As of ASA version 9.2(1), Cisco has introduced the EEM to the ASA feature set. For any of you familiar with IOS, this is the same functionality now available on the ASA.
Having the EEM functionality on the ASA is fantastic for automating pretty much anything, one such thing I needed to automate was to execute a “show run” when a user logs into the ASA and another “show run” when the user logs out. This is especially great on those devices that are under shared control and gives you as the engineer a log of a before and after, which can be great to compare exactly what was changed by a given engineer.
So for my immediate requirement I needed a way to identify when a user has logged in and when a user has logged out, thankfully the ASA has a syslog message ID for pretty much anything. After consulting the Cisco Syslog message documentation I found that the syslog messages that I needed were:
- 605005 – Message is generated when a user logs in
- 611103 – Message is generated when a user logs out
Now we have our two parameters let’s write out EEM Applet on the ASA Cli.
event manager applet configBackup event syslog id 605005 event syslog id 611103 action 1 cli command "show run" output file rotate 10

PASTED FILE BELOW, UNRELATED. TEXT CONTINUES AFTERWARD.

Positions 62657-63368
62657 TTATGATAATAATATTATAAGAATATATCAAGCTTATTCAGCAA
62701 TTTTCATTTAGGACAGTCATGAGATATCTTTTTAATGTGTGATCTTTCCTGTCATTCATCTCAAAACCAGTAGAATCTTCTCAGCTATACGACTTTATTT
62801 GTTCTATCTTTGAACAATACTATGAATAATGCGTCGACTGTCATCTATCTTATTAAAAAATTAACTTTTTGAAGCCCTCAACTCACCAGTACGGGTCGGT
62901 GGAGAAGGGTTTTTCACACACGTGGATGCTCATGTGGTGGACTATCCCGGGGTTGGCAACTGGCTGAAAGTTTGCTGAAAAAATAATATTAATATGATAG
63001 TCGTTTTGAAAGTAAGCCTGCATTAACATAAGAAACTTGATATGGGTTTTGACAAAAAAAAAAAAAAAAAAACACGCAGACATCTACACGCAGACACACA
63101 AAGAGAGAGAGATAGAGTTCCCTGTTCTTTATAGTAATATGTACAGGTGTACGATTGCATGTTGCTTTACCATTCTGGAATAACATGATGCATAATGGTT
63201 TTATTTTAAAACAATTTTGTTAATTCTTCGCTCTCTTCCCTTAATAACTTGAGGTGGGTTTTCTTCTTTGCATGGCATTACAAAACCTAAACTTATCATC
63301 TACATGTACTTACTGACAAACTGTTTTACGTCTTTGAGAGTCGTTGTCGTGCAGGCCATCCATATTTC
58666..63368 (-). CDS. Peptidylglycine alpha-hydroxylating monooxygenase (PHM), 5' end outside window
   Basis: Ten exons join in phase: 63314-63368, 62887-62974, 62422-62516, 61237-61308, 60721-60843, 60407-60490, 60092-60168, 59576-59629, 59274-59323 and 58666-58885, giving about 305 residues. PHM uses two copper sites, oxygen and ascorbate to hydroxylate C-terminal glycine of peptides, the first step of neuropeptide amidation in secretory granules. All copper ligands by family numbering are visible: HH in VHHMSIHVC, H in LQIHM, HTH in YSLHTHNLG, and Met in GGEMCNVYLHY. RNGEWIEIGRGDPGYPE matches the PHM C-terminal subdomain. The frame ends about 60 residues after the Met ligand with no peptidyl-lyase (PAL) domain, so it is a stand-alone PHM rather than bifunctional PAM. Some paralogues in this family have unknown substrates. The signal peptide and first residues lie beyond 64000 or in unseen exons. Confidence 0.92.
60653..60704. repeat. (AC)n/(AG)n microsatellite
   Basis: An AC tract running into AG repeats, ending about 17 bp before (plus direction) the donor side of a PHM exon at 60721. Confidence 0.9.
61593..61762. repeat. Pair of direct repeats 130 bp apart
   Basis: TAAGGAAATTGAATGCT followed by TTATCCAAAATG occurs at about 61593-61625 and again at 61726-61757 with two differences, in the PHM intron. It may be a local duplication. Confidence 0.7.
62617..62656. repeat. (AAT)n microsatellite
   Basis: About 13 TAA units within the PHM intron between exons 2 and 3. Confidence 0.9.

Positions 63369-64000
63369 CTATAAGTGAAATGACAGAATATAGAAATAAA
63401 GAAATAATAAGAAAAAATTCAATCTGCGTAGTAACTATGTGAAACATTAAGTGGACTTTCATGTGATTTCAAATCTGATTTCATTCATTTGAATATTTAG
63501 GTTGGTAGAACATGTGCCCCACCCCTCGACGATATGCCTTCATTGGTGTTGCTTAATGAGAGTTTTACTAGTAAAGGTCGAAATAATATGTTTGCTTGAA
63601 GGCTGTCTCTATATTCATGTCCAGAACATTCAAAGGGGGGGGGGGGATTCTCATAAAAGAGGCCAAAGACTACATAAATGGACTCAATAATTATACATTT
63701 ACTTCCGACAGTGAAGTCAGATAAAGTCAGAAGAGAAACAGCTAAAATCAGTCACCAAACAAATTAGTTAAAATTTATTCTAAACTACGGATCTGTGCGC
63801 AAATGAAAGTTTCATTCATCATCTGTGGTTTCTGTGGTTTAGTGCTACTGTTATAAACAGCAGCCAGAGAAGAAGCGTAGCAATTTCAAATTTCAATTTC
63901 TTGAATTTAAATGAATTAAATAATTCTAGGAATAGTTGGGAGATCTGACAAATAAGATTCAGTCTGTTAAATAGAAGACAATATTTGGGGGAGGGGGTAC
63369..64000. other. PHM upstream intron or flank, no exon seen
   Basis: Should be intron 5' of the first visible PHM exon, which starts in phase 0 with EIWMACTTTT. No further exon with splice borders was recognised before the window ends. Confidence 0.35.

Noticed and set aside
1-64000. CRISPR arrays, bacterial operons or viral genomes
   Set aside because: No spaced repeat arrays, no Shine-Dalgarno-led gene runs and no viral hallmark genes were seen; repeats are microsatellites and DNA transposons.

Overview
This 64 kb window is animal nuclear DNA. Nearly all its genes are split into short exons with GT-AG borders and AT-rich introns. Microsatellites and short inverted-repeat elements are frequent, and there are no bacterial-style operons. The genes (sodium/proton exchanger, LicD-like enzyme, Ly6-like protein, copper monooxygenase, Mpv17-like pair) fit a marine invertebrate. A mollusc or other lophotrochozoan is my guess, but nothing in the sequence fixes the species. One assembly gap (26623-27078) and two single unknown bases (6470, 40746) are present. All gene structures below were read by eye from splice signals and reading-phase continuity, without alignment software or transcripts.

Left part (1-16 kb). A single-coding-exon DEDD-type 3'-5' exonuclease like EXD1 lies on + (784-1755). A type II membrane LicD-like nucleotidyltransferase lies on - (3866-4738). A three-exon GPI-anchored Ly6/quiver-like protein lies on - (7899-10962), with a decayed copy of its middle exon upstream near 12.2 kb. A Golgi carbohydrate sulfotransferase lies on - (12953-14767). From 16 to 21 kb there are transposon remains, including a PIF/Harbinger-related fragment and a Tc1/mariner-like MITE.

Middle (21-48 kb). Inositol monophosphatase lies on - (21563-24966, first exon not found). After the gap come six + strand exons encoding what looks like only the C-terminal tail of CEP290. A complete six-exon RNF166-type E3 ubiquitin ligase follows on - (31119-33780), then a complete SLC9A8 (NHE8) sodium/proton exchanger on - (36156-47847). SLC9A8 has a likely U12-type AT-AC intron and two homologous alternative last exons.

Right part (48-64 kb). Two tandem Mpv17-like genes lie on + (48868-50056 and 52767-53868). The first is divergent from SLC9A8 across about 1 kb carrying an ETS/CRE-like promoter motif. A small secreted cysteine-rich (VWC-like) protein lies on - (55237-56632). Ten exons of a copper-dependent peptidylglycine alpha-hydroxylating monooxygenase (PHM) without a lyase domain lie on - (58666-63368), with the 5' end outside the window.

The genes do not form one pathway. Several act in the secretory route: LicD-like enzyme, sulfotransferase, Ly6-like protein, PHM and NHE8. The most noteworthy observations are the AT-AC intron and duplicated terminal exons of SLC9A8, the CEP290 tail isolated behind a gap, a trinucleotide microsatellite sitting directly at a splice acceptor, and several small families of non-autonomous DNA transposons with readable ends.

Looking at the code block above let’s break it down. The very first line declares the name of the applet, it is important to have a clear and meaningful name as it will be used in the naming of the log files. Lines 2 and 3 are our triggers, so execute this applet if someone logs in and when they log out. The fourth line is the command we want to execute when the triggers are matched, so in our case we want a show run but we could do anything here. The last line is where the magic happens, this is the line that takes the command output and puts into a file on the flash, we can also specify how many copies we want to keep and once that limit is reached, the ASA will overwrite the oldest file.
So in my lab, I have simulated logging in and out of my ASA, and the following two files are created:
209 -rwx 9575 10:17:03 Mar 24 2015 eem-configBackup-0.log 208 -rwx 9522 10:16:59 Mar 24 2015 eem-configBackup-1.log
So as you can see the log file is placed onto the flash with the prefix eem-NAME_OF_APPLET. To view these files you can execute
When viewing the log file, the first two lines of the file actually specify why the file was created and the username who logged in or out. So you also have a sure way of knowing who it was.
Although most people may use external tools for config backups and changes, this is a novel way of achieving something very similar to other tools quickly and easily on the ASA. I hope this post was informative and shows you a small piece of the power of having the EEM available on the ASA is.